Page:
Vibrational communication and mating behavior of the greenhouse whitefly Trialeurodes vaporariorum (Westwood) (Hemiptera: Aleyrodidae).
- Nature Publishing Group
- Publication Type:
- Journal Article
- Scientific Reports, 2021, 11, (1), pp. 1-11
- Issue Date:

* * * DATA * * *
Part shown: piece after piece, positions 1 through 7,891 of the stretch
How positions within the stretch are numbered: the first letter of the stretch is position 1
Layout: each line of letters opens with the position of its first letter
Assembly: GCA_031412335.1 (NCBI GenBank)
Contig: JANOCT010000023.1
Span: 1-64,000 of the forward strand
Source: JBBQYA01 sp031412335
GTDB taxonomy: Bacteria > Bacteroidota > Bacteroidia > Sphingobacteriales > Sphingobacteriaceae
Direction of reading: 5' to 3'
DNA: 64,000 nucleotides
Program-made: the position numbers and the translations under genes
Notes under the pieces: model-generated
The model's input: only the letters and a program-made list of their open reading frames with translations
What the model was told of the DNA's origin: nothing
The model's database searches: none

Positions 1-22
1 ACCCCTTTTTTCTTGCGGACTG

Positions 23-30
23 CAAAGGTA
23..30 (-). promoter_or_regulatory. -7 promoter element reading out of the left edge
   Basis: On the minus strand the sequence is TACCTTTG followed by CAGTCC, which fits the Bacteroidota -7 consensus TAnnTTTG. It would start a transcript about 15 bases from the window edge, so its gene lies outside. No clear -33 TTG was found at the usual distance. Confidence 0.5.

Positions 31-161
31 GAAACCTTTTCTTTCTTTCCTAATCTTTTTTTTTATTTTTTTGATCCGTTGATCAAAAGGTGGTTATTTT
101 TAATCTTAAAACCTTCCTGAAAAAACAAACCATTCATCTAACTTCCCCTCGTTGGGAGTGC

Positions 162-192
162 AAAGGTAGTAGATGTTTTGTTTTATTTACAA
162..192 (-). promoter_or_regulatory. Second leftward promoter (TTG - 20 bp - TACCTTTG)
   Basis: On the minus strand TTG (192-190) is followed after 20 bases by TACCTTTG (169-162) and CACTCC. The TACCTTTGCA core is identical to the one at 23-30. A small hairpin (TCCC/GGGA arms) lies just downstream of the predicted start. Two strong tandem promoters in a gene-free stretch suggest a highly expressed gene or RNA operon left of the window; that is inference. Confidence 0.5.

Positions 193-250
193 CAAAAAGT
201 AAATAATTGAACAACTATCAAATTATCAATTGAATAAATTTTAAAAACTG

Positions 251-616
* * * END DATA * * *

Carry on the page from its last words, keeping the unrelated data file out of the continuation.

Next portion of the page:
The greenhouse whitefly (GW), Trialeurodes vaporariorum is considered one of the most harmful insect pests in greenhouses worldwide. The GW mating behavior has been partially investigated and its vibrational communication is only in part known. A deeper knowledge of its intraspecific communication is required to evaluate the applicability of control methods based on techniques of behavioral manipulation. In this study, for the first time, we provided a detailed ethogram of the GW mating behavior and we characterized the vibrational signals emitted during the process of pair formation. We characterized two types of male vibrational emissions ("chirp" and "pulses"), differently arranged according to the behavioral stage to form stage-specific signals, and a previously undescribed Male Rivalry Signal. We recorded and characterized two new female signals: The Female Responding Signal and the Female Rejective Signal. The mating behavior of GW can be divided into six different stages that we named "call", "alternated duet", "courtship", "overlapped duet", "mating", "failed mating attempt". The analysis performed with the Markovian behavioral transition matrix showed that the "courtship" is the key stage in which male exhibits its quality and can lead to the "overlapped duet" stage. The latter is strictly associated to the female acceptance and therefore it plays a crucial role to achieve mating success. Based on our findings, we consider the use of vibrational playbacks interfering with GW mating communication a promising option for pest control in greenhouses. We discuss the possibility to start a research program of behavioral manipulation to control the populations of GW.
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